# How many fruit flies from a single banana, and what is the bottleneck?

Suppose I start breeding a fruit fly population on a single rotting overripe banana which weights 100g, in an isolated container. The fruit flies don't have access to anything else, though ventilation is provided. Bodies of dead fruit flies are immediately removed from the container.

How much of the weight of the banana will eventually be turned into fruit flies?

Which banana ingredient/ingredients would likely be a bottleneck?

(What I mean by the "bottleneck" is that perhaps there is enough sugar for 90g of fruit flies but there is only enough cobalt to make 5g of fruit flies. If indeed in an experiment we would get only about 5g of fruit flies, then I would say that the amount of cobalt in the banana is likely a bottleneck.)

• highly doubt you may even get any biomass conversion since bananas are very low in protein (essential for fruit fly growth). around 0.74g out of 100g. fdc.nal.usda.gov/fdc-app.html#/food-details/1105314/nutrients Commented Jul 21 at 0:18
• @ansh tandon i'm not sure the amount of proteins in a banana is directly relevant - pls see my comment to the answer of haley weiss below Commented Jul 21 at 22:35

If we look directly at the energy available and nothing else, the rough estimate we can find is that animals can turn ~10% of the energy they consume into body mass. The rest of the energy they take in is lost through inefficiencies in digestion, moving around, and the energy needed just to stay alive. This is called ecological efficiency. In reality, it differs between lifeforms and can be a few times higher or lower than 10%, but it's a good enough estimate.

Going online, we find that 100 grams of banana has around 89 calories. Insects are a bit more calorie dense, and we can actually find good values for fruit flies! They are roughly 5.12 calories per gram of mass. Putting it all together, this gives us a maximum of roughly 8.9 calories stores as insect flesh, at 5.12 calories per gram, is roughly 1.7 grams. If a single D. Melanogaster weighs 1 milligram, then that gives us a maximum of 1,700 fruit flies! But that is a maximum that doesn't take into account nutrition.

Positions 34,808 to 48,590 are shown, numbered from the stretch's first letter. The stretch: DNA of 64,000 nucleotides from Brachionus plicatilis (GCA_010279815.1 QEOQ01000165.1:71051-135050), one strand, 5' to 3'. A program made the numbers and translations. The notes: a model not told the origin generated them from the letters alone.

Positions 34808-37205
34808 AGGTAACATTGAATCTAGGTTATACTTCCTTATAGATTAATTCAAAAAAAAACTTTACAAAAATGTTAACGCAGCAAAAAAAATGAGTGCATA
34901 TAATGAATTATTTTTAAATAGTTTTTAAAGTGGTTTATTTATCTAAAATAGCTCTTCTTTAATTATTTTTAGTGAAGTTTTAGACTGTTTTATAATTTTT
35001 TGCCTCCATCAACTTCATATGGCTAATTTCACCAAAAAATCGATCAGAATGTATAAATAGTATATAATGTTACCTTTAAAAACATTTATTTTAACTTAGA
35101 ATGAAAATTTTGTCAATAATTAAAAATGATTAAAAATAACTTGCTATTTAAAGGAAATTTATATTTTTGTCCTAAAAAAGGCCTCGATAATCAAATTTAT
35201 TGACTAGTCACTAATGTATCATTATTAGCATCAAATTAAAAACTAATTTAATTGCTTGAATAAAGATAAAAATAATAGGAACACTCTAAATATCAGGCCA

A banana is mostly sugar and fiber, animals are primarily protein and fat. If we look at a banana's nutrition fact sheet and compare it to the fruit flies, we can see a huge difference between the two (I have posted links below). They have an equal amount of water, so they should be fine without anything to drink. The amount of proteins and fats in 100 grams of banana is only around 6% of what you'd find in the same amount of fruit fly mass though. That's still enough for 6 grams of fruit fly mass though, or around 6000 flies. What really brings us down is sodium. Animals need sodium for neurons and other processes, but it's a lot less necessary for plants. Bananas have almost none of it. A banana only has 0.2% of the sodium in it that a fruit fly does. This brings the maximum number of flies down to 238.

That still feels like a lot of flies to me, so there might be some other minerals and nutrients that I haven't considered here. I'm not sure, but I'm willing to guess that 238 flies is somewhere within an order of magnitude of the correct answer.

https://fdc.nal.usda.gov/fdc-app.html#/food-details/173944/nutrients

https://www.researchgate.net/figure/Nutritional-value-of-fruit-flies-of-species-Drosophila-melanogaster-and-Drosophila-hydei_tbl1_340395391

• Good answer. I'd consider the degradation process in there too - the banana will rot before the flies can eat it all.
– bob1
Commented Jul 21 at 20:51
• nice find with sodium, I'm not entirely sure about fats and proteins even if there was less than amount for 6000 flies - according to wikipedia fruit flies mostly eat microorganisms and sugars, so they don't seem to need to consume proteins and fats from a banana directly. (also a minor issue is if even with limited sodium, perhaps they could still procreate, albeit new flies would be "sodium deficient" but not to the extent of being completely unviable, at least for a few generations - something like this happens e.g. with cobalt in some animals) Commented Jul 21 at 22:34